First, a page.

Unlike Florida, the commission developed a precise method of measuring high-growth centers: it calculated the percentage of companies in a local economy that grew by 15 percent a year for five consecutive years in the mid-1990s. Unlike Florida's anecdotal observations of places where he assumes that plenty of entrepreneurial activity is taking place, the commissionís numbers-oriented approach precisely charts Americaís entrepreneurial topography. Unexpectedly, the study concludes that ìmost fast-growing, entrepreneurial companies are not in high tech industries, but rather widely distributed across all industries.
The study found that high-growth companies are found in all regions of the country, in the most surprising areas. In fact, many areas in the rust belt- long viewed as an area of slow economic growth- showed a large number of high-growth companies. Cleveland ranked 22 on the study for Labor Market Areas with a population of 1-3 million, maintaining a Growth Company Index of 156. According to the study, the strongest business sectors in Cleveland are business services, distributive, extractive, local market, manufacturing, and retail.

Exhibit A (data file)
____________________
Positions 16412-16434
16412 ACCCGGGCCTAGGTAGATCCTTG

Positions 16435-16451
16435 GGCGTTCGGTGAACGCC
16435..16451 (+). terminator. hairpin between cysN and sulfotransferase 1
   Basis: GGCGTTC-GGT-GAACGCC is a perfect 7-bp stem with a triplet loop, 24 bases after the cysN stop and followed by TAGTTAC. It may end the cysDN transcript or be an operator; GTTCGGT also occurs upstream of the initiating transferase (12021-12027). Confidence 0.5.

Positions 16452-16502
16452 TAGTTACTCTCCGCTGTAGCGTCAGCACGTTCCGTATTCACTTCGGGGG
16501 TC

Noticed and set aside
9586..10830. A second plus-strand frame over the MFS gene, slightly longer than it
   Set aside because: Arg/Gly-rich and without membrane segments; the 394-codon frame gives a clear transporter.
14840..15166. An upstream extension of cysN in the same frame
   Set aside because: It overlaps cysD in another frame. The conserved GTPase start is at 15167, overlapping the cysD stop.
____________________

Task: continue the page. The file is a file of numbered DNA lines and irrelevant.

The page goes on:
The study also emphasizes that each of the 395 regions in the country contains some high-growth companies. While there is significant variation in the percentage of high-growth companies among Labor Market Areas, every LMA hosts growth companies that provide a base on which to build more high-growth companies. Most regions high-growth companies concentrate in certain specific industry sectors. The data highlights how future economic development strategies should be based around regional strengths. The data depicts that 89 percent of all of the LMAs in the country have comparative strengths in certain industry sectors, relative to other LMAs in their population size classes.